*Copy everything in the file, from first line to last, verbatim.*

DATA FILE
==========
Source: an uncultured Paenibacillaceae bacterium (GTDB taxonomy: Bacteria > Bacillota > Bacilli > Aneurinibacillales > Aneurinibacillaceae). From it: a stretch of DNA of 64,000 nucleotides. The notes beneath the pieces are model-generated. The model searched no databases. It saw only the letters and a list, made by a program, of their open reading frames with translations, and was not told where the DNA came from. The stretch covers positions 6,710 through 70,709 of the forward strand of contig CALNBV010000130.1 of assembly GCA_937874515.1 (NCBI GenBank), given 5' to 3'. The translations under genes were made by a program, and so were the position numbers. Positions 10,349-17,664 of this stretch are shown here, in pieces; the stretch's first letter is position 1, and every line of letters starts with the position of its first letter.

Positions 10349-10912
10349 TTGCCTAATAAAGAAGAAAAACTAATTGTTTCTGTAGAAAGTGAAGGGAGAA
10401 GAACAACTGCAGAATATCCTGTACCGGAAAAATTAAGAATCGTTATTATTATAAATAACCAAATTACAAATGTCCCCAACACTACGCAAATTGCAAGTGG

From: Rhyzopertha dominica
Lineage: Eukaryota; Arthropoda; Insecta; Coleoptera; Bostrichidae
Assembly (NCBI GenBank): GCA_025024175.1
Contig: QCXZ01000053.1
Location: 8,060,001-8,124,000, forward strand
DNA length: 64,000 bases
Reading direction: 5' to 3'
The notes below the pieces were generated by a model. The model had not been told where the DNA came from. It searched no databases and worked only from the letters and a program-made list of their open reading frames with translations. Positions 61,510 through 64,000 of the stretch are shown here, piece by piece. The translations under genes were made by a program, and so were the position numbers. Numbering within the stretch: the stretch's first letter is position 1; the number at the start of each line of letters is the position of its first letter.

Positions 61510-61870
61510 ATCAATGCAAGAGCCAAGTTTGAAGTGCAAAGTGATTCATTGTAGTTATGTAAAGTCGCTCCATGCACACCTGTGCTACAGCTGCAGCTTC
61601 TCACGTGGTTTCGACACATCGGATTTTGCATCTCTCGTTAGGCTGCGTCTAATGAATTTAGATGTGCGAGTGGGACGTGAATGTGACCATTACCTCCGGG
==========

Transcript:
Source: an uncultured Paenibacillaceae bacterium (GTDB taxonomy: Bacteria > Bacillota > Bacilli > Aneurinibacillales > Aneurinibacillaceae). From it: a stretch of DNA of 64,000 nucleotides. The notes beneath the pieces are model-generated. The model searched no databases. It saw only the letters and a list, made by a program, of their open reading frames with translations, and was not told where the DNA came from. The stretch covers positions 6,710 through 70,709 of the forward strand of contig CALNBV010000130.1 of assembly GCA_937874515.1 (NCBI GenBank), given 5' to 3'. The translations under genes were made by a program, and so were the position numbers. Positions 10,349-17,664 of this stretch are shown here, in pieces; the stretch's first letter is position 1, and every line of letters starts with the position of its first letter.

Positions 10349-10912
10349 TTGCCTAATAAAGAAGAAAAACTAATTGTTTCTGTAGAAAGTGAAGGGAGAA
10401 GAACAACTGCAGAATATCCTGTACCGGAAAAATTAAGAATCGTTATTATTATAAATAACCAAATTACAAATGTCCCCAACACTACGCAAATTGCAAGTGG

From: Rhyzopertha dominica
Lineage: Eukaryota; Arthropoda; Insecta; Coleoptera; Bostrichidae
Assembly (NCBI GenBank): GCA_025024175.1
Contig: QCXZ01000053.1
Location: 8,060,001-8,124,000, forward strand
DNA length: 64,000 bases
Reading direction: 5' to 3'
The notes below the pieces were generated by a model. The model had not been told where the DNA came from. It searched no databases and worked only from the letters and a program-made list of their open reading frames with translations. Positions 61,510 through 64,000 of the stretch are shown here, piece by piece. The translations under genes were made by a program, and so were the position numbers. Numbering within the stretch: the stretch's first letter is position 1; the number at the start of each line of letters is the position of its first letter.

Positions 61510-61870
61510 ATCAATGCAAGAGCCAAGTTTGAAGTGCAAAGTGATTCATTGTAGTTATGTAAAGTCGCTCCATGCACACCTGTGCTACAGCTGCAGCTTC
61601 TCACGTGGTTTCGACACATCGGATTTTGCATCTCTCGTTAGGCTGCGTCTAATGAATTTAGATGTGCGAGTGGGACGTGAATGTGACCATTACCTCCGGG